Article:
P. Inman's Written: 1976–2013

by Ian Dreiblatt

if p then q classics, 2014

“I am a realist,” Dostoevksy once wrote, “but only in the higher sense of the word.” Writing in 1921, the linguist Roman Jakobson cites this line, in his essay “On Realism in Art,” to discuss how innovative “realisms” inevitably ossify into canons, which subsequent generations react against, establishing their own inno-vative “realisms,” and so on. Verisimilitude is never more than a deeply inculcated, but ultimately arbitrary, convention.

It’s a helpful thought to carry into the work of P. Inman, the DC-based Language poet whose collected verse, Written, has recently been published as an appealingly flat, pumpkin-colored book by if p then q classics. Inman is a realist of language’s tendency to become material: his poems exemplify the ways in which writing both preserves and interrupts language, and how it fluctuates in an ambivalent space between being a record of vanished speech and one of language’s living forms. Or as Inman (may) put it in the titular poem from 1988’s red shift:

did i read it on a page or look
ahead about print exactly alike / divides (every) to a

Inman’s output, which since 1976 has been extremely consistent and clear, is disjunctive and iterative across a drift of vectors. His written statements may be best understood as condensed assertions of fixity within the unfixity that more generally characterizes language. (At one point, he writes of “fixture / spots. bits of how imagined the others met with facts.”) Inman subjects this fixity to strain, restaging familiar kinds of textual fragmentation and degeneration in a vocabulary and affect that feels nostalgically posthuman:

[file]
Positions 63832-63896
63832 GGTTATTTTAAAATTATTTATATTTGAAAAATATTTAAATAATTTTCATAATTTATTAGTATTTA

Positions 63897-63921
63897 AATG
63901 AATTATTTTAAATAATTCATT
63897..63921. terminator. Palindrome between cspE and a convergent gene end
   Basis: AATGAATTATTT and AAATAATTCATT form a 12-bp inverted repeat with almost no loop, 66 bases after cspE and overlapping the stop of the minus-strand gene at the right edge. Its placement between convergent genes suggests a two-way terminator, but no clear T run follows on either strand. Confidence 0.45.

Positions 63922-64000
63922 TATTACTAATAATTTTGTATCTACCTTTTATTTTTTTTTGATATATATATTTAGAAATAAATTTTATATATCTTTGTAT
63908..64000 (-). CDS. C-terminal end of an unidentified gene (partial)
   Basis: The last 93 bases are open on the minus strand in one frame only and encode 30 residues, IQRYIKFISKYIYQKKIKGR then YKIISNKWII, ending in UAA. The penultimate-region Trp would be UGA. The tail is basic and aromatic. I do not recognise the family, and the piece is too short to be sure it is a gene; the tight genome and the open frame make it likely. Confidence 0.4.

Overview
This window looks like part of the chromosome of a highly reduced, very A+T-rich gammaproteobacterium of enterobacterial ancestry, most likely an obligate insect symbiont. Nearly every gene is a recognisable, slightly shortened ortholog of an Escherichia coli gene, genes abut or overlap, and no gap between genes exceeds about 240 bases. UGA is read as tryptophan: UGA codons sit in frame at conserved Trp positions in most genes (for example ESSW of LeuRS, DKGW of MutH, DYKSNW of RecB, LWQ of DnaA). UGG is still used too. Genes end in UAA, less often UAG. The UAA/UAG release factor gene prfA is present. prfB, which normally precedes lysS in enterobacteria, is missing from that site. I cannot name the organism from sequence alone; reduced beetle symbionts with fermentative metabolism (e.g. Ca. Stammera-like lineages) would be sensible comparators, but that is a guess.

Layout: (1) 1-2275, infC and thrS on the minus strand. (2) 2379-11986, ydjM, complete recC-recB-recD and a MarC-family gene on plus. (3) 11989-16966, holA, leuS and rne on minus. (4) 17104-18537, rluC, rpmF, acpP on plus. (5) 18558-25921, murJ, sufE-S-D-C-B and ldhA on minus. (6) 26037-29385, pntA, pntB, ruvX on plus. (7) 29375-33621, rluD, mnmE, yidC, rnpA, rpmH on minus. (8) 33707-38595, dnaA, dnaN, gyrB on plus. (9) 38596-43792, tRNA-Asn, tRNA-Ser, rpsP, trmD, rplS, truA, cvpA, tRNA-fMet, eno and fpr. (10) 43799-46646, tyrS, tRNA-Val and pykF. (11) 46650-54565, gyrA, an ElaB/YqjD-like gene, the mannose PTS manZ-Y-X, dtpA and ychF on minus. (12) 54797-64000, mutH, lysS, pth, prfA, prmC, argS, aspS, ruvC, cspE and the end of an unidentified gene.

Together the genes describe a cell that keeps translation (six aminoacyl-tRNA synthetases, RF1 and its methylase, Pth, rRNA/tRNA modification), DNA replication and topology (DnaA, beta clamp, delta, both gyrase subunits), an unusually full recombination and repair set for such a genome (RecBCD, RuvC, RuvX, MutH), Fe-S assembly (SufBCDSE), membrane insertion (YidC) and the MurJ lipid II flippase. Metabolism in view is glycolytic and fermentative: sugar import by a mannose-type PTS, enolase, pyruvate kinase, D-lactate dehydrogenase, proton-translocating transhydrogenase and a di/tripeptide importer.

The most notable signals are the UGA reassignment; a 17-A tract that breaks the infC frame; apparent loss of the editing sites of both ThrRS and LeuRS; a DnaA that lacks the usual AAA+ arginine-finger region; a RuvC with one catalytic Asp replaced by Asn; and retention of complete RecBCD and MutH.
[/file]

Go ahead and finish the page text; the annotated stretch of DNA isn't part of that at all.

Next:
its. ri. ce. subtr. action. ch. in. len. gths. exis. ted.
out. ea. ch. rese. mble. tha. t’s. le. ft. curr. ency.
fi. ts. the. ses. blac. ked. in. app. le. api. eces.

Moments like this seem to focus on the interruptibility of language even in its most enduring form. Meaning, by contrast, is treated as a symptom of language’s materiality. Inman’s lines can be rough:

0j)fraff             )       carcen)                later)s flasp

But they can be beautiful, too, in a dulcet, bare-autumn-branches kind of way:

time. occupied. of. its. language.
in. chord. betweens.

They can definitely be funny (“Guinness Book of / kinds of emphasis. smallpox / middle period.”) Some read like transliterated shards of ancient tablets (“cork,thoi,prep / olin,rubs / perq,tracted,immathace,atpiques / errit,hist.”) Words and phrases skip around within and across poems, recurring, in various configurations, across decades of work, producing a kind of ambient, immanent lexicon of rice, snowfalls, turning into footsteps. And for all the emphasis on language as written, Inman never forgets that we hear what we read, torquing the sound out of particular words and phrases for pages.

Inman’s poetry mines electric articulations out of the discontinuity that written language inevitably subjects us to, and the affective misdirection it can generate by requiring us to reconstitute a disembodied subjectivity. There is a higher realism in Inman’s deeply material engagement with language, in its enactment of the uncertainties, de- and re-contextualizations, disappearances, and strange adjacencies endemic to writing. This all seems prescient given later developments in poetry—especially conceptualism, with its faithfulness to the state of textualized bewilderment in which we spend increasing amounts of our time. And while it makes little threat of becoming too standard a model for verisimilitude, it is, in its austerely zany realism, both a faithful document of textual experience and a joy.


Ian Dreiblatt is a poet and translator. His chapbook barishonah is out this spring from DoubleCross Press.

language poetry
concrete poetry
experimental poetry
BOMB 131
Spring 2015
The cover of BOMB 131